The number of New Jersey home repossessions by lenders has soared in the past two years and is on track to increase again in 2015, in sharp divergence to the national trend.
Completed foreclosures, where banks and mortgage companies have taken the homes, climbed 34 percent in the state last year, to about 5,780, after an 11 percent surge in 2013, according to The Record’s analysis of RealtyTrac data. By contrast, on the national level, completed foreclosures fell by double digits in each of the past three years.
In the first three months of this year, Bergen County was on pace to nearly double last year’s total of sheriff’s auction sales with 201 properties sold.
A CoreLogic report released Tuesday showed that in May 4.9 percent of mortgaged homes in New Jersey were completed foreclosures, the top rate in the country. The percentage of homes where the mortgages are seriously delinquent also was the highest at 8.4 percent.
The statistics indicate the foreclosure debacle, which has eased in other states following the housing meltdown that began in 2007, may only now be peaking in New Jersey, where foreclosures had been crawling through the system.
The reasons for the slow processing include a state judiciary that has tried harder than other states to hold banks accountable for illegal and improper paperwork. Also, New Jersey’s non-profit housing groups, which have support in the state Legislature, have worked to help keep homeowners in their homes. It has taken debt collectors about two years and 10 months on average from the time an initial notice is delivered until the property is repossessed, according to real estate information company RealtyTrac. Only Hawaii’s process is longer.
Now repossessions are moving faster. According to housing activists and lawyers who defend homeowners faced with foreclosure, the acceleration has coincided with a pickup in the real estate market. Although bankers deny it, homeowner advocates say that uptick seems to have made banks more eager to complete foreclosures, cash out and recover what they can from their losses.
“There have been secondary-market buyers coming in as a reaction to the housing market starting to rebound a bit,” said Adam Deutsch, a lawyer with Denbeaux & Denbeaux in Westwood, which has defended hundreds of New Jersey homeowners in contested foreclosures.
New Jersey has throughout the foreclosure debacle had a lower home-repossession rate than most states when measured as a percentage of the total number of homes. Last year, for example, the state ranked 30th, with about one in 350 homes going all the way through the repossession process, according to an analysis of RealtyTrac data. Nationwide, the rate in 2014 was about one in 225 homes.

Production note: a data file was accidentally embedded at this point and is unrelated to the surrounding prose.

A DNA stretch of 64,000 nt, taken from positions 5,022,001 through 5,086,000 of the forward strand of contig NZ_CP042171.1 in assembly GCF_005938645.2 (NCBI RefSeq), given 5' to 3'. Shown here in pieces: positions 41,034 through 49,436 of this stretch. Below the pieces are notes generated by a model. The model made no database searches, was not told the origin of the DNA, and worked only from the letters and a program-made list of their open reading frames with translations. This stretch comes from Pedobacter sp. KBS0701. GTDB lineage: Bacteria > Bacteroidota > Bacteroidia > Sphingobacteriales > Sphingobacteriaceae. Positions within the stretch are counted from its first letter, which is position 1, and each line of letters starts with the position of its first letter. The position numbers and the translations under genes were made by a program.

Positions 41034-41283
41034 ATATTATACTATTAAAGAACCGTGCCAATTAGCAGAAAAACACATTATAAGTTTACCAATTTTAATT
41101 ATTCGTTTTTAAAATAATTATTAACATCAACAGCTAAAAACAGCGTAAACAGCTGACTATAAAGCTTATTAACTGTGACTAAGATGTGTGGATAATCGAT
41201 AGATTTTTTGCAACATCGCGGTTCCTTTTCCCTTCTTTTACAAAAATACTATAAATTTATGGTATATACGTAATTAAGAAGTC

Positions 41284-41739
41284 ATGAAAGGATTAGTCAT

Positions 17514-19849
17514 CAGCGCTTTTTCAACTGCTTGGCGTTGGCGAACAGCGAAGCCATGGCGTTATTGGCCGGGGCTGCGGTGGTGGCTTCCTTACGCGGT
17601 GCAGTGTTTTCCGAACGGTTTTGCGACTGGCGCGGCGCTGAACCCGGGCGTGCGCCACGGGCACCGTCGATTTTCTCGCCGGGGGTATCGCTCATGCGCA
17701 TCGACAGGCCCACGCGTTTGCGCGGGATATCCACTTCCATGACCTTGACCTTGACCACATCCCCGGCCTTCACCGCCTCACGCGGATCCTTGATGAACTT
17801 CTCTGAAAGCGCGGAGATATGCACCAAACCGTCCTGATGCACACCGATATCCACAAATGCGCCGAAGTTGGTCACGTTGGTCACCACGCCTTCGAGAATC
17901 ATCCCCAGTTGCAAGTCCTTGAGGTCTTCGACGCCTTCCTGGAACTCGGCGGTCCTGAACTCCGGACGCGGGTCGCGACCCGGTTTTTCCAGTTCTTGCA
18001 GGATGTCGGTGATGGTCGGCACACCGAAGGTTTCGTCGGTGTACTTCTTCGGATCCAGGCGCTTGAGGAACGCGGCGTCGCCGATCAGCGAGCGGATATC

Bankers tend to blame the courts, lawmakers and housing activists for the state’s inability to clean up its foreclosure mess in a timely fashion. They say homeowner assistance programs have delayed the inevitable.
“This [surge in repossessions] represents the ones that should have been completed years ago,” said Michael Affuso, director of government relations for the New Jersey Bankers Association.
Homeowners facing foreclosure often stay in their homes without making any mortgage payments for years as the process drags on, partly because lenders refuse to accept partial payments once a loan is in default.
But it’s not a free ride for the homeowner. Missed interest payments and late fees, as well as arrears in taxes and insurance, typically are added to what is owed.
Bankers are reluctant to speak on the record about their foreclosure practices. “It is a politically sensitive and customer-sensitive issue,” one industry veteran said. But regulatory filings by publicly traded lenders offer some insight into the effect the surge in homeowner defaults has had on these companies.
Homes in foreclosure continue to be a drag on New Jersey’s housing recovery, and the sooner they are sold to buyers who want to live in them, or to investors who want to resell them or rent them, the better, said the New Jersey Bankers Association’s Affuso.
“This is a nightmare for a bank,” Affuso said. “They’ve already written the loans down and they want to get rid of them.”
Even so, there were nearly 49,000 new foreclosure complaints filed statewide last year, the most since 2010, according to data from the Office of Foreclosure. The counties with the highest numbers last year were Essex, Camden, Ocean, Middlesex and Bergen, in that order.
“It’s a difficult situation,” Affuso said. “We are closer to the next recession than we are from the last recession and there are still about 85,000 properties in foreclosure, and probably 40 percent are older than 2013.”